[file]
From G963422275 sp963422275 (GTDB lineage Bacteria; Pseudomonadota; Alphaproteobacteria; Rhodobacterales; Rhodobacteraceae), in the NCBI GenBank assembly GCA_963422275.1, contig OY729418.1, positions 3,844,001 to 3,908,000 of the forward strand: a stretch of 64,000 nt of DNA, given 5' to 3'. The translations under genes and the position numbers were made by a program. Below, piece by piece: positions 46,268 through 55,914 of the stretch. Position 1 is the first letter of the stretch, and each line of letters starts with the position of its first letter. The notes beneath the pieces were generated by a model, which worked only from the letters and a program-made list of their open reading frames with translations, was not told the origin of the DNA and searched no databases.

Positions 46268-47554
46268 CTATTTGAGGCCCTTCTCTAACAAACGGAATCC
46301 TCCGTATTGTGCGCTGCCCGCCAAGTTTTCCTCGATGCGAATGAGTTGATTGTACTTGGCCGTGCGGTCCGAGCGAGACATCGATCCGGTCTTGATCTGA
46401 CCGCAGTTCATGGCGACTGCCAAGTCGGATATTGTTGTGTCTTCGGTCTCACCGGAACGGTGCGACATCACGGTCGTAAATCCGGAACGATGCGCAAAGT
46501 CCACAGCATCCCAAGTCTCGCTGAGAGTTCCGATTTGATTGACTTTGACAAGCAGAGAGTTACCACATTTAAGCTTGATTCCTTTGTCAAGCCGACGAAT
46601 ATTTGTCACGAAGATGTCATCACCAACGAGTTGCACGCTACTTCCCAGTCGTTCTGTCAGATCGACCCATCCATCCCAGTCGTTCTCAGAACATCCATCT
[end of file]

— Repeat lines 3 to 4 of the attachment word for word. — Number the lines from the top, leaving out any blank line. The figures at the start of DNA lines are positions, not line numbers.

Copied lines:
46268 CTATTTGAGGCCCTTCTCTAACAAACGGAATCC
46301 TCCGTATTGTGCGCTGCCCGCCAAGTTTTCCTCGATGCGAATGAGTTGATTGTACTTGGCCGTGCGGTCCGAGCGAGACATCGATCCGGTCTTGATCTGA